In the movie Forrest Gump, there is a scene where Captain Dan (played by Gary Sinise) has reached his wits end. His life didn’t pan out as he expected, he felt he had a destiny, but instead, his journey took a different course. For years, he fought it, bitter.
When he reaches rock bottom, he is in the middle of a hurricane stuck out at sea on a boat. He climbs to the top of the mast, and challenges mother nature. For years, he rejected his journey, but suddenly, he is full of drive.
He survives the storm, and it becomes a catalyst for him to accept how things are, not how he expected them to be. And he moves on, building a fruitful life with what he has. In the end, he becomes wealthy, finds love, and even overcomes a disability.
In the same regard, publishers and media companies need to embrace change, not fight it and wish for “what they thought the future would be.”
I know that there are many in publishing who are working towards change, who are experimenting with new formats, new products, and new ways of relating to their audience.
But often, those people don’t get the support that is required to really turn the ship. They do great things with very few resources, but progress is slow. The problem with eeking along on one’s journey reluctantly is that it focuses on the wrong things.
The hero’s journey is less about the destination, than the journey itself. What we learn about ourselves, those around us, and the larger context of the world we live in.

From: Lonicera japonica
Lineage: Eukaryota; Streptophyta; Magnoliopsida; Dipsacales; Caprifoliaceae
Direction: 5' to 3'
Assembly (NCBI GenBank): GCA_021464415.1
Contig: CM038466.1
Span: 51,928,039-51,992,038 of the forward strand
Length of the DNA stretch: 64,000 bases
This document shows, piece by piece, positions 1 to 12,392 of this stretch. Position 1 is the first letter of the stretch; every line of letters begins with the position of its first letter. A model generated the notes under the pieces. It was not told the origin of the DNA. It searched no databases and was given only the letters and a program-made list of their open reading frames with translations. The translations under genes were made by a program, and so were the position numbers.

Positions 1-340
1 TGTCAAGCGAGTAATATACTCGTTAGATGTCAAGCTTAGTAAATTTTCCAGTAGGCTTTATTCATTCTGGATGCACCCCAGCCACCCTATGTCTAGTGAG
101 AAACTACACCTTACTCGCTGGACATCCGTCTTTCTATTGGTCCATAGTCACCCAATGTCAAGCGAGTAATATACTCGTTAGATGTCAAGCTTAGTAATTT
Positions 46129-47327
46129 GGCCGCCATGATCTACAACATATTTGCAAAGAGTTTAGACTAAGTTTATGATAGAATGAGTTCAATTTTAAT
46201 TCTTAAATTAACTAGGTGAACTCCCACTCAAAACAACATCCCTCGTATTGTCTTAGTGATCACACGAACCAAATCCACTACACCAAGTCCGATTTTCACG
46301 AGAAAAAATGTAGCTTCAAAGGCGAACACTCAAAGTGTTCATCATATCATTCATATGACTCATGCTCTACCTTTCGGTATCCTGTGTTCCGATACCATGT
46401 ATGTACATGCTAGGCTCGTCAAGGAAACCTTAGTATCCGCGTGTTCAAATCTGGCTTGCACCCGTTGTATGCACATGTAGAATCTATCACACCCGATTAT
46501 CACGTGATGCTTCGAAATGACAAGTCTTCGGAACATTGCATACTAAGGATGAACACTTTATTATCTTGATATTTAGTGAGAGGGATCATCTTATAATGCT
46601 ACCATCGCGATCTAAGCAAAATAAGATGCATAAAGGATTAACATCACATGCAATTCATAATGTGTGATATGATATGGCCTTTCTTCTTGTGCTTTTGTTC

What if Frodo never left The Shire?
What if Dorothy never left Kansas?
What if Luke never left Tattooine?
And if you think these are just fictional stories that don’t relate to the real-world challenges of shifting an industry the size of publishing, then consider: What if Steve Jobs sat home and counted his millions when he was fired from Apple in 1985, and never continued on his journey? What if Jeff Bezos never got in that car to Seattle, writing Amazon.com’s business plan on the way?
Be wary of the excuse of protecting existing business models. Because that can prevent a business from understanding their audience, and the scope of the world around them. It can prevent them from uncovering real value, real solutions, and real meaning in their industry.
Every week, I get to meet smart passionate people who work in publishing and media. People who are looking to the future, and appreciating the amazing things that are happening in the present. Some publishers have the vision. Some publishers have been experimenting with new media. In some ways, nearly all publishers are ‘working on it,’ trying to evolve carefully.
But the future is coming, quickly. Your audience is changing their behaviors, quickly. And new competitors are encroaching, quickly.
When considering your future, and the journey you are on, consider: If not now, when?